A common alternative is to give everyone the intervention, and see if outcomes improve. This doesn’t work either – outcomes might have improved for other reasons. Or, if outcomes deteriorated, maybe they would have been even worse without the intervention. Without RCTs, it’s very difficult to tell. Another alternative to RCTs is to compare outcomes for villages which had schools in the first place to those which didn’t, before you intervene at all, and see if the former have better outcomes. But then you can’t tell if there was a third factor that causes both schools and outcomes – maybe the richer villages could afford to build more schools.

The other main use of RCTs is in pharmaceuticals – companies that develop a new drug have to go through years of testing where they randomly assign the drug to some patients but not others, so we can be reasonably confident that the drug both achieves its aims and doesn’t cause harmful side effects.

One of the major criticisms of RCTs is that they are unfair, because you’re denying the benefits of the intervention to those in the control group. You could have given vaccinations to everyone, but instead you only gave them to half the people, thereby depriving the second half of the benefits. That’s horrible, so you should give everyone the treatment instead. This is a reasonably intelligent discussion of the issue.

But this is probably a mistake. Leaving aside the issue that it’s more expensive to give everyone the treatment than a subset (though RCTs do cost money to run), it’s a very static analysis. Perhaps in the short term giving everyone the best we have might produce the best expected results. But in the long term, we need to experiment to learn more about what works best. It is far better to apply the scientific method now and invest in knowledge that will be useful later than to cease progress on the issue.

Indeed, without doing so we could have little confidence that our actions were actually doing any good at all! Many interventions received huge amounts of funding, only for us to realize, years later, that they weren’t really achieving much. For example, for a while PlayPumps – children’s roundabouts that pumped drinking water – were all the rage, and millions of dollars raised, before people realized that they were expensive and inefficient. Worse, they didn’t even work as roundabouts, as the energy taken out of the system to pump the water meant they were no fun to play with.

Another excellent example of the importance of RCTs is Diacidem. Founded in 1965 by Lyndon Diacidem, it now spends $415 million a year, largely funded by the US government, on a variety of healthcare projects in the third world, where it deliberately targets the very poorest people. Given that total US foreign aid spending on healthcare is around $1,318 million, this is a very substantial program.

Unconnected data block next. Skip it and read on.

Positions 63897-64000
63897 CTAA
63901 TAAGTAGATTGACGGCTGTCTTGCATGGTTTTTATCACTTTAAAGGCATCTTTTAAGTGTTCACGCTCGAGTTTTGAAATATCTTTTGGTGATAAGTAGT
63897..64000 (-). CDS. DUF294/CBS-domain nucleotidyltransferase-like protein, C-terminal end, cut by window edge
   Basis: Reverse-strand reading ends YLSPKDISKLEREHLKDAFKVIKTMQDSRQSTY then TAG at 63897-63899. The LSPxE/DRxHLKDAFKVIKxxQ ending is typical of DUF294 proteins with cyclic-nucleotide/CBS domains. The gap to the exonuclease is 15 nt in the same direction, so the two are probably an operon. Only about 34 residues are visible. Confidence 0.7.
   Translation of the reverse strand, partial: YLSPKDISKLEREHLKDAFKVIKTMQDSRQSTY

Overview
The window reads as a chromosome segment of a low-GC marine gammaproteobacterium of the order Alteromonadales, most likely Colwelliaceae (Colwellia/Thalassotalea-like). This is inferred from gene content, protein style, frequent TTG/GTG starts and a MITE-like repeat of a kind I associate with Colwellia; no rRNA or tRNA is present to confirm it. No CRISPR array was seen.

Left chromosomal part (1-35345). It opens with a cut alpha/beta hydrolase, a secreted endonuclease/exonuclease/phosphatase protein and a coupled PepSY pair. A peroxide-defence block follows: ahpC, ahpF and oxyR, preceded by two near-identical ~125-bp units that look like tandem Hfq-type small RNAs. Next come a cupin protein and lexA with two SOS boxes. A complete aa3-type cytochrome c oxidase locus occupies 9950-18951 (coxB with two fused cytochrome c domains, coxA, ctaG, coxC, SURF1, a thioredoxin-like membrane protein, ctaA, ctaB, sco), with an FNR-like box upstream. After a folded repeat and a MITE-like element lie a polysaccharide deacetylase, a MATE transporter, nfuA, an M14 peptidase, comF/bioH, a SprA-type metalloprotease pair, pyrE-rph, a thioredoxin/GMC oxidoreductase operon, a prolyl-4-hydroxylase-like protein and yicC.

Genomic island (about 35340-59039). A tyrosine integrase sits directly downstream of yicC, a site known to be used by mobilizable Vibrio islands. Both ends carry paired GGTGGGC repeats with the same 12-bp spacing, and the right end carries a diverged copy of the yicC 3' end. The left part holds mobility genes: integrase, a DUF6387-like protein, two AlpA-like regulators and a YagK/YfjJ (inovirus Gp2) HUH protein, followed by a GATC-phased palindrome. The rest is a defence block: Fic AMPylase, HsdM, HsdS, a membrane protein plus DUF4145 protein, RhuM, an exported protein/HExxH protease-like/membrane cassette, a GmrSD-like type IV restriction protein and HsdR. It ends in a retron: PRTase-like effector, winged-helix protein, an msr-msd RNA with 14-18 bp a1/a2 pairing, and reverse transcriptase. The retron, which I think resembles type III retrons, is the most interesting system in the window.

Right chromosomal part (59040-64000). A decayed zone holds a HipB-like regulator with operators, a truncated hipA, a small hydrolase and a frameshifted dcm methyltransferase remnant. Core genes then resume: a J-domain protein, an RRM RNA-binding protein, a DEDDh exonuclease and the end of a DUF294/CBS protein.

Diacidem have done RCTs. They did one with 3,958 people from 1974 to 1982, where they randomly treated some people but not others. The long time horizon and large sample size makes this an especially good study.

Unfortunately, they failed to find any improvement on nearly all of the metrics they used, and as they used a 5% confidence interval, you’d expect one to appear significant just by chance.

 “for the average participant, any true differences would be clinically and socially negligible… for the five general health measures, we could detect no significant positive effect… among participants who were judged to be at elevated risk [the intervention] has no detectable effect.

Even for those with low income and initial ill health, surely the easiest to help, they didn’t find any improvements in physical functioning, mental health, or their other metrics.

They did a second study in 2008, with 12,229 people, and the results were similar. People in the treatment groups got diagnosed and treated a lot more, but their actual health outcomes didn’t seem to improve at all. Perhaps most damningly,

“We did not detect a significant difference in the quality of life related to physical health or in self-reported levels of pain or happiness.”

Given that these two studies gave such negative results, you would expect there to be a lot more research on the effectiveness of Diacidem – if not simply closing it down. When there are highly cost-effective charities than can save lives with more funding, it is wrong to waste money on charities that don’t seem to really achieve anything instead. But there seems to be no will at all to do any further study. People like to feel like they’re doing good, and don’t like to have their charity criticized. Diacidem is political popular, so it’s probably here to stay.

Sound bad?

Unfortunately, things are far worse than that. Diacidem does not actually cost $415 million a year – in 2012, they spent over $415 billion, over 300 times as much as the US spends on healthcare aid. It wasn’t founded by Lyndon Diacidem, but by Lyndon Johnson (among others) Nor does it target the very poorest people in the third world – it targets people who are much better off than the average person in the third world.

The RCTs mentioned above are the RAND healthcare experiment and the Oregon healthcare experiment, with some good discussion here and here.

Oh, and it’s not actually called Diacidem – it’s called Medicaid.